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Gms Hygiene and Infection Control ; 17, 2022.
Article in English | Web of Science | ID: covidwho-2121321


Background: The measures implemented against the coronavirus pandemic also led to a sharp decline in influenza infections in the 2020/2021 flu season. In the meantime, however, the number of influ-enza infections has risen again;it is known from history that influenza viruses can also trigger severe pandemics. Therefore, we investigated the efficacy of ultraviolet radiation in the spectral range of 200-400 nm for inactivating influenza viruses. Materials and methods: The scientific literature was searched for pub-lished ultraviolet (UV) irradiation experiments with influenza viruses and the results were standardized by determining the lg-reduction dose. The results were then sorted and analyzed by virus type and wavelength as far as possible. Results: The scope of the published data sets was limited and revealed large variations with regard to the lg-reduction dose. Only for experiments with influenza viruses in liquid media in the UVC spectral range around 260 nm - the emission range of commonly-used mercury vapor lamps - was there sufficient data to compare virus types. No significant differ-ence between the virus (sub-) types was observed. The lg-reduction dose in this spectral range is 1.75 mJ/cm2 (median). It was also shown that influenza viruses are particularly sensitive in the far-UVC spectral range (200-230 nm). Conclusion: UVC, including far-UVC, is suited for influenza virus inacti-vation as long as the viruses are in UVC-transparent materials. A large difference in the UV sensitivity of different influenza viruses from the last approx. 100 years could not be detected. Thus, it is reasonable to assume that future influenza viruses will also be similarly UV-sensitive or that UV can also inactivate new influenza viruses.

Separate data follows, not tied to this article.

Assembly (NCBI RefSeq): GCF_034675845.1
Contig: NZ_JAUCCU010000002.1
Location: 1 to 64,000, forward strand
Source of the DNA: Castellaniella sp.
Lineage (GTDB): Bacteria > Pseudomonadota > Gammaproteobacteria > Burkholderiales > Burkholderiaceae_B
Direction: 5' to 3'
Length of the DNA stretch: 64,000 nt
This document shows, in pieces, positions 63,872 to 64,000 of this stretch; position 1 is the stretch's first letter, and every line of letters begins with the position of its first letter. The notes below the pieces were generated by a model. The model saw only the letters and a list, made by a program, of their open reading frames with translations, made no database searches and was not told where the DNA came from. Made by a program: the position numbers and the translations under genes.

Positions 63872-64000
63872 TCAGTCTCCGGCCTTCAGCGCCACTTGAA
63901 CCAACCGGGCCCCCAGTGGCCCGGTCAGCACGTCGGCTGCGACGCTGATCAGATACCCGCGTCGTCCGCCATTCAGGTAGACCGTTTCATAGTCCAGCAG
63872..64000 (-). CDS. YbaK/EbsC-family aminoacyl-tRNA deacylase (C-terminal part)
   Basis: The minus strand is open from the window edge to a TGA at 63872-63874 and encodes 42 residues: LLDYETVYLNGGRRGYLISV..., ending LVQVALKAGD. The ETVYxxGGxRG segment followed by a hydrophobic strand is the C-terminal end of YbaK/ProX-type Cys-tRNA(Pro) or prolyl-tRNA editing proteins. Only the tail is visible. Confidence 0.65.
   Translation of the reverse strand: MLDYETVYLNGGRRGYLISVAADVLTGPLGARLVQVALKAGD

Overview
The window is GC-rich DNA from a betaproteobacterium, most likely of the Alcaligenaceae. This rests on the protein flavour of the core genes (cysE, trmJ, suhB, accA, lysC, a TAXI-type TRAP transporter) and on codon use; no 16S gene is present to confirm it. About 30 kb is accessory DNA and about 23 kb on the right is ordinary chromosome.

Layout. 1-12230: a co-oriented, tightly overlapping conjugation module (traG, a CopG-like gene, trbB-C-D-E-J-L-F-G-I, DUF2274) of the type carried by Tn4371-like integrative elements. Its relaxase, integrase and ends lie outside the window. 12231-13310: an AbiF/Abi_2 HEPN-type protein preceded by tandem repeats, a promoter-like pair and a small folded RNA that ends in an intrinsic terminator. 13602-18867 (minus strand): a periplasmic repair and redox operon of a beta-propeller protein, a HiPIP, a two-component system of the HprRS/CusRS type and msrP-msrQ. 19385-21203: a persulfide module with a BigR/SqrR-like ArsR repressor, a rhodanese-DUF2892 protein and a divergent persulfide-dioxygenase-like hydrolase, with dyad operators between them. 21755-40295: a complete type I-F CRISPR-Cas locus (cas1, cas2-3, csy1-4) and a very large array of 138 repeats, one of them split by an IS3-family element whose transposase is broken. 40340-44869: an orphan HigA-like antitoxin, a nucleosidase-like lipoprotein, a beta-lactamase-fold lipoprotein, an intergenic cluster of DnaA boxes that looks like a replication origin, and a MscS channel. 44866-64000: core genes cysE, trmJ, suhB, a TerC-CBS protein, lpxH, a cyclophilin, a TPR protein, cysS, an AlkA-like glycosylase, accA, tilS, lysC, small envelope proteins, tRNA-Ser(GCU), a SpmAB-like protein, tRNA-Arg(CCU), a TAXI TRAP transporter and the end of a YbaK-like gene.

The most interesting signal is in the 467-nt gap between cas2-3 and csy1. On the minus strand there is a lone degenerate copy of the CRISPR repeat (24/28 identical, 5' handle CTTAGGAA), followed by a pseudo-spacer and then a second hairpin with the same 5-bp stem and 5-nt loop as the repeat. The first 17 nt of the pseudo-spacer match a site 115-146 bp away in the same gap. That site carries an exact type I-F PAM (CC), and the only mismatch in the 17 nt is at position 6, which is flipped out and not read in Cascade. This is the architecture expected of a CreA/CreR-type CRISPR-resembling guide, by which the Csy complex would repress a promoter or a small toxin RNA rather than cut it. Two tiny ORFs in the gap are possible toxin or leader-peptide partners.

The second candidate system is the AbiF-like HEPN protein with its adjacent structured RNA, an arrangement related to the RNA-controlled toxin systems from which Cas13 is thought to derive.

Current Directions in Biomedical Engineering ; 7(2):239-242, 2021.
Article in English | Scopus | ID: covidwho-1598102


Artificial respiration is saving lives especially in the COVID-19 pandemic, but it also carries the risk to cause ventilator-Associated pneumonia (VAP). VAP is one of the most common and severe nosocomial infections, often leading to death and adding a major economic burden to the healthcare system. To prevent a proliferation of microbial pathogens that cause VAP, an endotracheal tube (ETT) equipped with blue LEDs (LED-ETT) was developed. This blue wavelength exhibits antimicrobial properties but may also harm human tracheal cells at higher irradiances. Therefore, the aim of this study was to find the minimal required irradiance for microbial reduction of 1 log level in 24 h by applying LED-ETTs. A LED-ETT with 48 blue LEDs (450 nm) was fixed in a glass tube, which served as a trachea model. The investigation was carried out with irradiations of 4.2, 6.6 and 13.4 mW/cm² at 37 °C for 24 h. The experiments were performed with Acinetobacter kookii as a surrogate of Acinetobacter baumannii, which is classified as critical by the WHO. Samples of A. kookii suspensions were taken every 4 h during irradiation from the trachea model. Bacteria concentrations were quantified by determining colony forming units (CFU)/ml. A homogeneous irradiance of only 4.2 mW/cm² generated by the blue LEDs, at a LED forward current of 3.125 mA, is sufficient to achieve a 1 log reduction of A. kookii within 24 h. The total irradiation dose within this period was 360 J/cm2. Human cells survive this dose without cellular damage. Previous studies revealed that the pathogen A. baumannii is even more sensitive to blue light than A. kookii. Therefore, blue LED-ETTs are expected to reduce A. baumannii without harming human tracheal cells. © 2021 by Walter de Gruyter Berlin/Boston.